10 artists who changed the lyrics of their problematic songs

10 artists who changed the lyrics of their problematic songs

“Let me make one thing clear: I never want to promote derogatory language.”

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What she said later: “Let me make one thing clear: I never want to promote derogatory language. As a fat black woman in America, I’ve had a lot of hurtful words used against me, so I understand the power that words can have ( whether intentionally or in my case, unintentionally),” Lizzo said in a statement. “I am proud to say that there is a new version of ‘GRRRLS’ with a change of lyrics. It is the result of my listening and my doing. As an influential artist, I am dedicated to being part of the change I expected to see in the world.

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What she said later: “Now the way I would say that and the way I would feel that kind of pain is very different,” she told MTV in 2011.

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What they said later: “I’m a 26-year-old. And yes, a proud feminist. Maybe not perfect,” singer Hayley Williams told track 7. -Research on it, years before anyone else didn’t decide there was a problem. …I was a 17-year-old kid when I wrote the lyrics in question, and if I can somehow illustrate what it means to grow up, gain information, and become any shade of “woke”, so that’s fine with me.”

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What they said later: Although the band never apologized for the song, they re-released it a year later with the new name and lyrics.

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What she said later: “I don’t like it. I don’t. I don’t sing it. I sing ‘Ultraviolence,’ but I don’t sing that line anymore. Having someone aggressive in a relationship was the only relationship I knew,” a she told Pitchfork in 2017.

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What they said later: “I share responsibility and sincerely apologize for the pain this has caused. People with autism have brilliant and creative minds, and their gifts should not be belittled or ignored,” Drake wrote in a statement. “It was a learning lesson for both of us, and I’m grateful for the opportunity to try to right this wrong. J. Cole and I believe it’s the right, responsible, and respectful decision to remove the Lyrics of the song. .”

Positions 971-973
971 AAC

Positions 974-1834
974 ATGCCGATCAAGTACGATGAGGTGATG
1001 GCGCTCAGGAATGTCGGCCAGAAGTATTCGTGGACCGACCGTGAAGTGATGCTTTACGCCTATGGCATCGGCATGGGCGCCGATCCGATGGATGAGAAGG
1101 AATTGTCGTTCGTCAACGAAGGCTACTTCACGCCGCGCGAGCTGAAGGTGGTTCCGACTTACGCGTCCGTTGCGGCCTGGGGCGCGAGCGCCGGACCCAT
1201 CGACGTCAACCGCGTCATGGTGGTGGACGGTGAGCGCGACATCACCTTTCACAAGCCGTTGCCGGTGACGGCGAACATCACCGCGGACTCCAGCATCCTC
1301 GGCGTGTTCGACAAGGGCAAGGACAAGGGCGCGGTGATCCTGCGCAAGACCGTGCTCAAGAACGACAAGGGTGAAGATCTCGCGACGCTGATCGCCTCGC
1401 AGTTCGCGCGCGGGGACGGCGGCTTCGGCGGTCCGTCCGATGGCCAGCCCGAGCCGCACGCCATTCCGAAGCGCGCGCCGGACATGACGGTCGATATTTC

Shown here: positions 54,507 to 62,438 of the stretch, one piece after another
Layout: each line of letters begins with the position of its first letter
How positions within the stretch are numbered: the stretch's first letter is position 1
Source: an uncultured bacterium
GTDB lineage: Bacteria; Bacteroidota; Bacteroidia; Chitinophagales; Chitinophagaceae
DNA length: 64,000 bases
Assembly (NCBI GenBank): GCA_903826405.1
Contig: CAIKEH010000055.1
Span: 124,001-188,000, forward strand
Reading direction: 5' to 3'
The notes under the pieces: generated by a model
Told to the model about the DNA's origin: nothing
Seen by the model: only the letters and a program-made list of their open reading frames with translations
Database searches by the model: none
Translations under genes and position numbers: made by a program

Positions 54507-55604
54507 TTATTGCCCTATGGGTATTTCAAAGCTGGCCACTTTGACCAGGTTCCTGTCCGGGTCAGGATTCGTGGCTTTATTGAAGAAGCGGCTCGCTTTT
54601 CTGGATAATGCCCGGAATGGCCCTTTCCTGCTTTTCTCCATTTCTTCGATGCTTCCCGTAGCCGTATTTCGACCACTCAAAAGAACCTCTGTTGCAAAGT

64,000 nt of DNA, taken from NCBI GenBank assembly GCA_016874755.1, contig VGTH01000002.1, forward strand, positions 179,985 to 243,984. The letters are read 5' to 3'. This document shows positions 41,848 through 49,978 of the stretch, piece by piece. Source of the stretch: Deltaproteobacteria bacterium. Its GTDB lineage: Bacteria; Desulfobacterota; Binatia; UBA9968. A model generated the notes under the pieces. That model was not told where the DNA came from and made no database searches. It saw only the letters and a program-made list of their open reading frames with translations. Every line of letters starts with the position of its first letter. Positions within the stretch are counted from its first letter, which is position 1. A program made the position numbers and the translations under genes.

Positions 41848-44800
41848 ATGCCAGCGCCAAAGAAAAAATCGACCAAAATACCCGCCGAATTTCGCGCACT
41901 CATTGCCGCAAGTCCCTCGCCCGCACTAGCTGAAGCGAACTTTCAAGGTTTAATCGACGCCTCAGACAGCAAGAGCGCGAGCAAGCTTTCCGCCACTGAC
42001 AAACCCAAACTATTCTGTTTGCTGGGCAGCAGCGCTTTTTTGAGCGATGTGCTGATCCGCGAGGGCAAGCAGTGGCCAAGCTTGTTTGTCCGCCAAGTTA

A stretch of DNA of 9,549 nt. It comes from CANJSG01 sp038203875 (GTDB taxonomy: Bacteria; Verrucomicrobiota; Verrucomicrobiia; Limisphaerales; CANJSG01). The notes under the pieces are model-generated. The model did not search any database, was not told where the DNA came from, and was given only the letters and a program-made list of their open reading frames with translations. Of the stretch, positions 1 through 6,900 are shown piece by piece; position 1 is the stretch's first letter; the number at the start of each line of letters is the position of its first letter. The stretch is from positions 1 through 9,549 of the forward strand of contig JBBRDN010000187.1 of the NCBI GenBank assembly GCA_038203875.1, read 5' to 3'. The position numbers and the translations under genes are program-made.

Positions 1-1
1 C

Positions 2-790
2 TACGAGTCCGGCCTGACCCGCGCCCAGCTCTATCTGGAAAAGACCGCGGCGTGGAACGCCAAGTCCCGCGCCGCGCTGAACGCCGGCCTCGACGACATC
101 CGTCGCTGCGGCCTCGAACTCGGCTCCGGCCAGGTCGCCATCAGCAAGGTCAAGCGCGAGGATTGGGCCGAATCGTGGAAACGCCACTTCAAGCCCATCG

J. Cole also issued an apology.

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What he said later: “It has come to my attention that the lyrics of my contribution to another artist’s song have deeply offended your family,” Lil Wayne wrote in an open letter to The Tills. “As a father myself, I cannot imagine the pain your family has had to endure. […] I will not be performing lyrics that contain this reference live and have removed them from my catalog.”

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What he said later: For the 10 years of the born like this album, Lady Gaga selected several LGBTQ artists to record their own versions of some of the songs. In his re-recording, Orville Peck took it upon himself to update some of the track’s poorly aged lyrics. He never publicly addressed the change in lyrics.

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What they said later: Due to its homophobic language, the 1985 song featuring Sting was banned from airing on Canadian radio stations. The decision, however, was overturned in 2011. Former Dire Straits vocalist and lead guitarist Mark Knopfler changed it when he performed it live. Dire Straits never publicly addressed the lyric change.


What he said later: Unaware of how anti-Semitic his lyrics were, the King of Pop told Diane Sawyer in an interview that “it’s not anti-Semitic because I’m not a racist person.” Fortunately, Jackson then came to his senses and re-recorded the insensitive lyrics. Even so, the original lyrics still made their way into the song’s two music videos — the Brazilian version and the prison version — but have loud sound effects layered over the insults.

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